The wheels on the bus go ‘round and ‘round but it’s not a smooth ride when the powerplant is a battery. Proterra, the Burlingame, California, company that makes electric buses as well as large trucks, vans and components for other manufacturers, has filed for bankruptcy. Just as Barack Obama hyped and funded solar panel maker Solyndra before it failed, President Joe Biden promoted the company in 2021, declaring that it was “getting us in the game.” He also forgave its $10 million COVD-aid loan.
Unlike Solyndra, which lasted only six years, Proterra is not a new company. It’s been around for almost two decades. It’s considered “an early pioneer in the commercial electric vehicle industry.” Just two years ago, it was expanding. The company took in federal EV funding, COVID aid, had hundreds of millions in cash, and was producing “very meaningful revenue.”
Yet it has been dragged down by the EV anchor, failing “to turn a profit on its core electric bus manufacturing operations, as well as the drivetrain, battery and EV charger businesses it launched over the past five years,” Canary Media reports.
In fact, it loses money on every electric bus it sells. That segment of its business has been pulling down Proterra’s other operations due to in part the capital intensity required to build electric vehicles.
That’s not an isolated occurrence. Ford loses more than $66,000 for each EV it sells. Other EV makers are finding that consumers aren’t interested in their automobiles. Korean luxury brand Genesis only a few weeks ago had nearly a year’s worth of unsold EV inventory on hand.
Given the facts, it would be safe to assume that the popularity of EVs is not what their peddlers (politicians and activists) expected, or rather hoped, it would be. Yes, Teslas remain in demand but that can be explained in part by the appeal of their technology and infotainment systems. BYD sales are hard to ignore – the company set a record in June – but not hard to explain: the Chinese government has propped “up both the supply of EVs and the demand for them.”
Maybe the truths about EVs are finally running them down. They’re no more eco-friendly than internal-combustion vehicles, and might be less so. They don’t have tailpipes, but, with some exceptions, their batteries are charged from power generated by plants that burn natural gas and coal, and emit the same greenhouse gases that a hi-test guzzling Big Detroit V8 does. The carbon footprint of EV production is larger than the carbon footprint left behind by the manufacture of conventional cars. The mining needed for the components in their batteries is a dirty business.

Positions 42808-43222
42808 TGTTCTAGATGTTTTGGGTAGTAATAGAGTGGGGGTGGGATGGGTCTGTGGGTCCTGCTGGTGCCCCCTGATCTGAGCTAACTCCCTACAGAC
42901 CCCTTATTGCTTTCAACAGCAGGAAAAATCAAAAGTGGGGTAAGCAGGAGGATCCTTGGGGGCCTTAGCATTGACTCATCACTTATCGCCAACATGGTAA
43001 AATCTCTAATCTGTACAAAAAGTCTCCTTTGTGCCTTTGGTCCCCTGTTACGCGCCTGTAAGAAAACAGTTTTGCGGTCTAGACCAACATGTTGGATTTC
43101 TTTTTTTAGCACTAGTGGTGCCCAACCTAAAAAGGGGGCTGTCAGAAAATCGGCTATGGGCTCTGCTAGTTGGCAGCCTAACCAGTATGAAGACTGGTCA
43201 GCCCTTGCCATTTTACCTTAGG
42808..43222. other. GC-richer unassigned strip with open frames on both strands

We also know that EVs are affordable only to those whose incomes are upper middle class and higher. Meanwhile, prospective buyers might also be disturbed by the potential that one day they might be required to return power from their charged batteries to the grid when demand threatens to outstrip supply. (San Diego already “has a pilot program with school buses using bi-directional charging that feeds into the grid at the end of the day,” says the local media.)
EV fires are becoming a concern, as well. (John Hinderaker of Power Line rightly insists that “those who are trying to force” EVs “down our throats should be made to explain why this isn’t a serious issue.”)
If consumers are noticing EVs’ many flaws, then it’s reasonable to believe that the public officials who make purchases for transit systems are paying attention, too. They are seeing what Diana Furchtgott-Roth, director of the Center for Energy, Climate, and Environment at the Heritage Foundation and an adjunct professor of transportation economics at George Washington University, describes as “the nuts and bolts” of the details and complexities presented by an electric bus fleet. There are a number of instances across the country in which electric buses are simply “gathering dust” rather than hauling passengers due to their poor performance, mechanical problems and battery troubles.
Rather than reaching decisions in haste to push a narrative, policymakers need to slow down and consider the consequences of their actions. This is especially true in California, where judgment has been replaced by a reckless, thought-free agenda.
Kerry Jackson is a fellow with the Center for California Reform at the Pacific Research Institute.